TV REVIEW: The Haunting of Bly Manor (2020)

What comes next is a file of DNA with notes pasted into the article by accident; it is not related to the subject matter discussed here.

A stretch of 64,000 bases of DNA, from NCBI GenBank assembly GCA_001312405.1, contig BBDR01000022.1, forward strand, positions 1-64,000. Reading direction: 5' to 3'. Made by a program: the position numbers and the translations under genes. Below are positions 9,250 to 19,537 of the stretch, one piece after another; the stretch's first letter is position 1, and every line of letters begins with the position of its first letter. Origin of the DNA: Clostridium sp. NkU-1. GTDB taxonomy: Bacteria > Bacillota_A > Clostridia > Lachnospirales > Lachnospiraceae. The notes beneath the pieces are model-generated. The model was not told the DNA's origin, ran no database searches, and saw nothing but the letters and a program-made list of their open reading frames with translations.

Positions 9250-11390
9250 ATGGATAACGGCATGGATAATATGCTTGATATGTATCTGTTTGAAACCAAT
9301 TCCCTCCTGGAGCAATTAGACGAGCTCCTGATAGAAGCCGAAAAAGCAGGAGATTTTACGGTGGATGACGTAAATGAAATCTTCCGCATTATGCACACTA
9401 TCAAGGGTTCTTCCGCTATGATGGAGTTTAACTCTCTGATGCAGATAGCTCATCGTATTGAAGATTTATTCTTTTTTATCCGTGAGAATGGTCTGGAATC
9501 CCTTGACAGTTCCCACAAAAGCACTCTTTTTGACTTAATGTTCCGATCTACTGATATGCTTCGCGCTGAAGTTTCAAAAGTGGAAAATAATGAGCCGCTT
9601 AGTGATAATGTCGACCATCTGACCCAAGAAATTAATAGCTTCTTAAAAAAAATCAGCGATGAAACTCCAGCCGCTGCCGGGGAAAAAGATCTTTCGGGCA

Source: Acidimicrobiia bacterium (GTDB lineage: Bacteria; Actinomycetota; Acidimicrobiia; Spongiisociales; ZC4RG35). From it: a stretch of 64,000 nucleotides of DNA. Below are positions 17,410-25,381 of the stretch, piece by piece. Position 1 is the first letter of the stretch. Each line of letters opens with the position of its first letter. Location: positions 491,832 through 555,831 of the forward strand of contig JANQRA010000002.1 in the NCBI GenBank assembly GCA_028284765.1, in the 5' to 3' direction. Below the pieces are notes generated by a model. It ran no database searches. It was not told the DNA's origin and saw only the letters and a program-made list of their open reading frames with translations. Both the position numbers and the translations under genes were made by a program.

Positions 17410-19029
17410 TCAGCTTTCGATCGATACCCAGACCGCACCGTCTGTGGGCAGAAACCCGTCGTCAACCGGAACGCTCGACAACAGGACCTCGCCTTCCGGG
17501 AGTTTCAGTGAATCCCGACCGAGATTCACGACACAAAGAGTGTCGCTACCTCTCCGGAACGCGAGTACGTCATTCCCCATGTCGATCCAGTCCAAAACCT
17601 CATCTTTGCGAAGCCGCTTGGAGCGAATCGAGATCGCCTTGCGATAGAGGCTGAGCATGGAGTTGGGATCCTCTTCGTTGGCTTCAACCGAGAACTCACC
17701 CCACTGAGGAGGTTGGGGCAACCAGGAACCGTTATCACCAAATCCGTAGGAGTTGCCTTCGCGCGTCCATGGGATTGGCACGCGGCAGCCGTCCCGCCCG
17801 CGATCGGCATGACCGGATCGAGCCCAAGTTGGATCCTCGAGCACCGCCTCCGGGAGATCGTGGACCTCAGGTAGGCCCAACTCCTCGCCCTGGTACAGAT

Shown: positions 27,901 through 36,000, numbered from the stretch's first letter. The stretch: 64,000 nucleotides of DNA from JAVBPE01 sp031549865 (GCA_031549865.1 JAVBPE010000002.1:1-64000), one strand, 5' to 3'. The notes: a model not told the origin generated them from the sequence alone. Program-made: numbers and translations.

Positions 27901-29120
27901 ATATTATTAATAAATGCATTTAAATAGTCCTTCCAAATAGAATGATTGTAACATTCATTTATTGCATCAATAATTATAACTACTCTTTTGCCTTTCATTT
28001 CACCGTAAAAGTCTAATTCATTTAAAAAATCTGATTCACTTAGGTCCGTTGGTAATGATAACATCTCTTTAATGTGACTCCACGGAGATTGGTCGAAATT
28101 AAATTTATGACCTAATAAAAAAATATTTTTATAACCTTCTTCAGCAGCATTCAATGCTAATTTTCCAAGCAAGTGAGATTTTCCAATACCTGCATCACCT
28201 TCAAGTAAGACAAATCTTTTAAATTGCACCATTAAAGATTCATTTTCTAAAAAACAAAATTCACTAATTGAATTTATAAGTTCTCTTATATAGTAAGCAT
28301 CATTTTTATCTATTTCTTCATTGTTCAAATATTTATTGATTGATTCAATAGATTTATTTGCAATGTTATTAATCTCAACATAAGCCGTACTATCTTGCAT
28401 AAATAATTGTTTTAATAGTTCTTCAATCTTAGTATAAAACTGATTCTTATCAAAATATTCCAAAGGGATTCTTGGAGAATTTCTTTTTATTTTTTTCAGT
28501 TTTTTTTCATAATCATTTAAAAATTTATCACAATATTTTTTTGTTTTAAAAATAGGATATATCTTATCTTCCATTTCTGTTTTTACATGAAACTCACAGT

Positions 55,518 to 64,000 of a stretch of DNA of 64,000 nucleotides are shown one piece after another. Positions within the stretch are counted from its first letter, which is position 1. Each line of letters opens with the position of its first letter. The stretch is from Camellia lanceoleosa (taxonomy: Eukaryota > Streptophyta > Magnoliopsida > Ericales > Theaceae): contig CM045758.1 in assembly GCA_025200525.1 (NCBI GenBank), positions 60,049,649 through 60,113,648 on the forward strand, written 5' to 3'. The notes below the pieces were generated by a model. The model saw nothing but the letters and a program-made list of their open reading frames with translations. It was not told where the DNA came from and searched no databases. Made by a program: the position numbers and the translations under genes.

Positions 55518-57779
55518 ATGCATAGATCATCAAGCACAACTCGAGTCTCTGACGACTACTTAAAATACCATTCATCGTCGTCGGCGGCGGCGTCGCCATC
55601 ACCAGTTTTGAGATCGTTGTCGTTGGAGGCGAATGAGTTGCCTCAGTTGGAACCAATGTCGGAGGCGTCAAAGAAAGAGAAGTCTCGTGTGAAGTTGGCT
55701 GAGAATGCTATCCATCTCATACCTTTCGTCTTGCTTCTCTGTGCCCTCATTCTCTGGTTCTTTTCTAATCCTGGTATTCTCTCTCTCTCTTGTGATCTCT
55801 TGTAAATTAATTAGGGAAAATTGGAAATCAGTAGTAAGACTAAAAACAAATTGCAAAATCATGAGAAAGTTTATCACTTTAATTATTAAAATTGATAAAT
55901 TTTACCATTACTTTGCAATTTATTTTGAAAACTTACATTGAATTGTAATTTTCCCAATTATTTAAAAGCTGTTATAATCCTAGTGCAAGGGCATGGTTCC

Fans of Mike Flanagan knew that they’d have a good watch on their hands when he rocked up to Hill House a few years ago, we just didn’t know how good. The exceptional adaptation of The Haunting of Hill House took us on a long and winding road that besides scaring the crap out of anyone with a pulse, found one beating in the heartfelt examination of loss, and the various reactions to it. In between this emotional analysis and tall men in hats, there was also Flanagan’s expert skill of tapping into what he’s had a bead on since Oculus and most recently, Doctor Sleep; fear – plain and simple. Grabbing you in the first minutes of the opening episode it hovered over the series like a lady with a bent neck and kept you on edge until its end. You wouldn’t be remiss then, for creaking the door open for The Haunting of Bly Manor – Flanagan’s follow-up to his Netflix and chilling series – with the same expectation, especially given the familiar faces in it. Make no mistake, just like some of the cast from the last series, the fear factor is certainly present, but whereas Hill House focused on characters that were grieving a past horror, Bly Manor plants us firmly on the foundations of a nightmare unfolding and tells a very different story altogether.